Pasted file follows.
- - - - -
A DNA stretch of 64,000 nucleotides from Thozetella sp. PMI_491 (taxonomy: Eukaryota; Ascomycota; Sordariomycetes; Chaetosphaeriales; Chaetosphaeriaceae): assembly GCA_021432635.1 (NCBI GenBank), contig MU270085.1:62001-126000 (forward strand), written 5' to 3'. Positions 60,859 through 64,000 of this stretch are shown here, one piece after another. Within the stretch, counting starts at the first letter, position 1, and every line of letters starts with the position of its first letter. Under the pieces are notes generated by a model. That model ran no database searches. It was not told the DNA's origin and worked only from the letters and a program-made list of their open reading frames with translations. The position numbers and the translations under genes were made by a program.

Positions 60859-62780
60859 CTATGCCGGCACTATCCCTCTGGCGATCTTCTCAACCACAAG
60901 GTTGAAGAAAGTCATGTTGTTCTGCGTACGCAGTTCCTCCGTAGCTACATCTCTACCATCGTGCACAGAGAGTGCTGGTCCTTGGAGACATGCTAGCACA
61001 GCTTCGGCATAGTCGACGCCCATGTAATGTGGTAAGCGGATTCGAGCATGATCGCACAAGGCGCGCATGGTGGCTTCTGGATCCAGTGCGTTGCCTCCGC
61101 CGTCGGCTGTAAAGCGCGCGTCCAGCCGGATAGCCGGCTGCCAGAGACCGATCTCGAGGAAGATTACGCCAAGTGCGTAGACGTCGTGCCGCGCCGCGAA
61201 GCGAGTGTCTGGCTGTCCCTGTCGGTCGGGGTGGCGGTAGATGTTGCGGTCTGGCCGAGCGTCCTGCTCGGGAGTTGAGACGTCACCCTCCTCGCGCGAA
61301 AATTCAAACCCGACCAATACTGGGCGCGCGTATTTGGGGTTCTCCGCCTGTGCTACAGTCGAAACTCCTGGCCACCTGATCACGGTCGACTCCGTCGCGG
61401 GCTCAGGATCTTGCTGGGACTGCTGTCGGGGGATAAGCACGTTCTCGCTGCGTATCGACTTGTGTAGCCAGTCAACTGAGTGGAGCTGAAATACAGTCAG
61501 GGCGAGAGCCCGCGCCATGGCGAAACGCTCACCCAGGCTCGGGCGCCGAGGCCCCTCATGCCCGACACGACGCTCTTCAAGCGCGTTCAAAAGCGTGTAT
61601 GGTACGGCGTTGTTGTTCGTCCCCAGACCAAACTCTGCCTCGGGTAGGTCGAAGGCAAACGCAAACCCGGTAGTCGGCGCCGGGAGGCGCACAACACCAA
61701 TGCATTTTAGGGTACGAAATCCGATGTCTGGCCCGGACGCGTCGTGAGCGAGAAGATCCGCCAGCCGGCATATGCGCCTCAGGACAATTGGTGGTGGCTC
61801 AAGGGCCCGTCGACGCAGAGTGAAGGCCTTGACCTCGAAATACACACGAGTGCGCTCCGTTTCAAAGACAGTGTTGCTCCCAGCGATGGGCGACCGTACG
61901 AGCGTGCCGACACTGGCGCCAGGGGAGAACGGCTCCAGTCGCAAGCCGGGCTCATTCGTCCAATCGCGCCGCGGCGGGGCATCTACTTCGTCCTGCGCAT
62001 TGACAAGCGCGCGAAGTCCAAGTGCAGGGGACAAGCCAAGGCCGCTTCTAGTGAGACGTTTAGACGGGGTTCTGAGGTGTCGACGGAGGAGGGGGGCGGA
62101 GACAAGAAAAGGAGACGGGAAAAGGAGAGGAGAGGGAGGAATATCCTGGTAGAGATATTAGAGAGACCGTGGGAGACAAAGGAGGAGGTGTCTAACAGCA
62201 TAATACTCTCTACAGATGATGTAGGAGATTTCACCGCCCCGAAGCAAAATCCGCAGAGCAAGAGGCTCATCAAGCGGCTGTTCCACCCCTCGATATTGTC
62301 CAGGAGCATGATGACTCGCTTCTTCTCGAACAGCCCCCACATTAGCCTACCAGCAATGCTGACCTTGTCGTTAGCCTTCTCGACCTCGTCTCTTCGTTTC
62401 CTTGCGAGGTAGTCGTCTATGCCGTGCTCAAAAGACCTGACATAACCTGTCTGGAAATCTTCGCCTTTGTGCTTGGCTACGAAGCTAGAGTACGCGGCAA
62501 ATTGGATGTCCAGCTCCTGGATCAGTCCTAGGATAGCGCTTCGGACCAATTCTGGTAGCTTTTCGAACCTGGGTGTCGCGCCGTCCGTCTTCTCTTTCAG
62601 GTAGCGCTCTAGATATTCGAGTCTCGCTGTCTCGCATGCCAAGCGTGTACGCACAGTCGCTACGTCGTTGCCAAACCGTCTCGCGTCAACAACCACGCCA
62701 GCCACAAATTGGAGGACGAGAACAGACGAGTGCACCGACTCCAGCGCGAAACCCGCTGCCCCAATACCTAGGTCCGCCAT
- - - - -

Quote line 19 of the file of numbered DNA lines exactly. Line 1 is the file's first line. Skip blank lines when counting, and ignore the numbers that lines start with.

62401 CTTGCGAGGTAGTCGTCTATGCCGTGCTCAAAAGACCTGACATAACCTGTCTGGAAATCTTCGCCTTTGTGCTTGGCTACGAAGCTAGAGTACGCGGCAA